By Ken Fox
As a delegate at the Canadian Association of Law Libraries 2016 annual conference in Vancouver, I was pleased to attend a plenary session on The Law of Evidence in the Digital Environment, presented by Dr. Anthony Sheppard and Dr. Luciana Duranti.
This session left my head spinning, as contemplating the implications and ramifications of the transition from print to a digital often does. Dr. Sheppard presented a brief introduction to the issues, and survey data suggesting the courts are better equipped than the legislators to guide the rules of evidence through the transition. Dr. Duranti took us through a whirlwind tour of problems and complications in applying the traditional rules of evidence to digital documents. It was a wild ride.
I have mostly pondered the print-to-digital transition from the standpoint of licensing electronic information in an economy designed to trade in manufactured objects (books). Needless to say, the law of evidence raises a whole other stack of questions.
To be admissible as evidence, traditional documents must have authorial execution, usually in the form of a signature, typically written in blue ink, to demonstrate that the document is an original not a copy. Otherwise, evidence of authenticity is drawn from the material document itself. The burden of proof is on the party introducing the evidence.
But what does authenticity mean with regard to a digital document? Its historical providence is not encoded in its immediate physical presence, but has a separate existence in the form of metadata. The rules of evidence for digital documents reverse the burden of proof so the party challenging the evidence must prove its inauthenticity. If the metadata does not conclusively prove that the information has not been manipulated, then the document is admissible. If courts relied on the traditional rules of authority, very few electronic documents would be admissible, due to their perversely dynamic nature.
But the use of metadata raises further questions: what if the owner of data does not own the metadata? Although it sounds absurd, this is usually the case with cloud computing, where the data may even be stored in a different country. The creator owns the data, while the holder owns the metadata. Should there be laws requiring data to stay in the country of its creation? Perhaps, but the international strategy is moving away from such jurisdictional requirements, and toward multilateral international agreements.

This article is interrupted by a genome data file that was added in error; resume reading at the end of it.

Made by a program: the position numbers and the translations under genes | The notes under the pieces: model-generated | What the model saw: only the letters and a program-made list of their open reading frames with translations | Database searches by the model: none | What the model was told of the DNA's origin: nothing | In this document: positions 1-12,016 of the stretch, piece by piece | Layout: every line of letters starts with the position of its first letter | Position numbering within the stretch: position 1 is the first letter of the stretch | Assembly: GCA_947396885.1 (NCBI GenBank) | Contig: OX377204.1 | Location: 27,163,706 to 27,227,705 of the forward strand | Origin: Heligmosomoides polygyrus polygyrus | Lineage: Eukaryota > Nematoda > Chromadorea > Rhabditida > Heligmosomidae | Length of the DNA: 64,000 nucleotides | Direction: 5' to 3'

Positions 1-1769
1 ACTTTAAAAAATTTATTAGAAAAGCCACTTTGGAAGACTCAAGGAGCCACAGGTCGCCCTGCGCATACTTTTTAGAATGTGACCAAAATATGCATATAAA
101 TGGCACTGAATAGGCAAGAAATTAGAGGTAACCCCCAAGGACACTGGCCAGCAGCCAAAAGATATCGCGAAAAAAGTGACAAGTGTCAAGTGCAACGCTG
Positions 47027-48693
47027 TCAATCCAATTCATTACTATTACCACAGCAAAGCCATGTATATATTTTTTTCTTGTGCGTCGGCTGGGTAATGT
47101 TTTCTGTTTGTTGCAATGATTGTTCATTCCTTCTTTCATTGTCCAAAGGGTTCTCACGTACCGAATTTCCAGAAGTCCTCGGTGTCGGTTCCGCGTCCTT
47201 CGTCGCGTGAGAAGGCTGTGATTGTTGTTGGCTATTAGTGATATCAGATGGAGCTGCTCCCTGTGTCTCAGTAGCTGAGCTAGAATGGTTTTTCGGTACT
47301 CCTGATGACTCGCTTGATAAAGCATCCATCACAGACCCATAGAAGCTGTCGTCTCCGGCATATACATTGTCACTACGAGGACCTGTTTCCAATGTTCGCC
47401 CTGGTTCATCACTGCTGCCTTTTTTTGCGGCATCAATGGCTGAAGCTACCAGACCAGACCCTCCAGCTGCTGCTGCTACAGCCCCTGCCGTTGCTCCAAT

“There is nothing more material than the cloud,” said Dr. Duranti. Far from the ephemeral alter-Earth imagined by cyber-space novelists, the “cloud” is on the ground, has human custodians, and ideally follows international guidelines. Compliance is not necessarily guaranteed. Preservation in the cloud is a “black box” process – you know what goes in, and what comes out, but nothing of what happens in between. Thus, security is the new authenticity. In order for cloud-based information to be authenticated, providers must agree to share audit trails and access logs, facilitate cross-border data-flow.
The old “best evidence” rule, that favours originals over copies, has been eroding for some time now. But with digital documents, it will disappear entirely. What is an “original” versus a “copy” in cloud computing? Even if there was some way to identify an original version stored at a server, wouldn’t any version that appears in court be of necessity a copy? The laws of evidence with respect to electronic documents bypass the best evidence rule in favour of the system integrity rule, a complex rule that tests a computer system’s compliance with standards.
All of the above barely touches the issue. For example, I have been assuming that digital files are “documents” with respect to the traditional laws of evidence – but at times they are better seen as “testimony” or “real evidence.” It is trite to say so, but the world is changing and the old categories don’t fit the way they used to do.
I’m not an expert on either the law of evidence or technology – actually, I’m not even a novice in either subject. But listening to these two speakers, at times, gave me the impression that the law of evidence is an old marshal from a western movie on horseback trying to lasso a speeding locomotive. Other times, I saw it as a component part of the machine, critical to its proper function, but one they neglected to include in the initial design, and are now scrambling to incorporate.